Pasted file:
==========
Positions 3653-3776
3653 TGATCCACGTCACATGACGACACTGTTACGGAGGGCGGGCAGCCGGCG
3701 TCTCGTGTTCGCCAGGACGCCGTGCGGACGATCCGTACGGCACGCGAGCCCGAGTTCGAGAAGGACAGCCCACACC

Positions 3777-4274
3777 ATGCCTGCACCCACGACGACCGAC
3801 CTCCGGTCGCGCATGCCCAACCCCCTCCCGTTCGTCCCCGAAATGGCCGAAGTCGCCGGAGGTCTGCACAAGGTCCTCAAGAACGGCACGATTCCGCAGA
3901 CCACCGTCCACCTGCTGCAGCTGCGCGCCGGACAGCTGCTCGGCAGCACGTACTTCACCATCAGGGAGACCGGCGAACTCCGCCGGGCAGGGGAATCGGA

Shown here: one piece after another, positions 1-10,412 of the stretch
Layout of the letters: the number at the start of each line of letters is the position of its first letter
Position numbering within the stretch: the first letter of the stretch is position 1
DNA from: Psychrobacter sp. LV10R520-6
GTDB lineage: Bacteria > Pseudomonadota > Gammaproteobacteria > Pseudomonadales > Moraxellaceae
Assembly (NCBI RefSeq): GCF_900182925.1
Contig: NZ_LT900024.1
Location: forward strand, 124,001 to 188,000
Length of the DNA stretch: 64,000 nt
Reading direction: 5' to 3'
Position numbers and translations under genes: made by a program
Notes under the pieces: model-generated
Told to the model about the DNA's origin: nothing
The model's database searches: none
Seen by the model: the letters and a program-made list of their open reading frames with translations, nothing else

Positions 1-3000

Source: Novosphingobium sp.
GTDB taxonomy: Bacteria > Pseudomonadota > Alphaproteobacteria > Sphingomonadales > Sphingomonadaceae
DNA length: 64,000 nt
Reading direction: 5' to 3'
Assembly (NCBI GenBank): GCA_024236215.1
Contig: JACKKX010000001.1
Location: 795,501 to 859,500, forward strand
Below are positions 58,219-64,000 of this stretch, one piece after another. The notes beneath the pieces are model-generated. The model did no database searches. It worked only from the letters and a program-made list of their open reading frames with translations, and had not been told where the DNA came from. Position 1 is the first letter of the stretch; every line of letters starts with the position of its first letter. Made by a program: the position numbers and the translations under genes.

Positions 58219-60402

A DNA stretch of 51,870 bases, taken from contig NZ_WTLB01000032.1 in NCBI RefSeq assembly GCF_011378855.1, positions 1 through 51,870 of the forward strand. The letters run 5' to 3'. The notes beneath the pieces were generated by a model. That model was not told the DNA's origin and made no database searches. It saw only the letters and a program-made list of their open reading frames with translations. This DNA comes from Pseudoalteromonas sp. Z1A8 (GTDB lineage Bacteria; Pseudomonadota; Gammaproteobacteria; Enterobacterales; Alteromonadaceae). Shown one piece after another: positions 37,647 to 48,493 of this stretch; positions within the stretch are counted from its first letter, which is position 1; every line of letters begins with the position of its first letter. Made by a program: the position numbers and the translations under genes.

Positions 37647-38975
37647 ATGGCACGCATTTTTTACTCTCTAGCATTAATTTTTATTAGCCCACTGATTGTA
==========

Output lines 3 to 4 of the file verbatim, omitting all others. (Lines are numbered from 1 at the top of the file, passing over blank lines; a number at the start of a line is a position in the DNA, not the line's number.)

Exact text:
3701 TCTCGTGTTCGCCAGGACGCCGTGCGGACGATCCGTACGGCACGCGAGCCCGAGTTCGAGAAGGACAGCCCACACC

Positions 3777-4274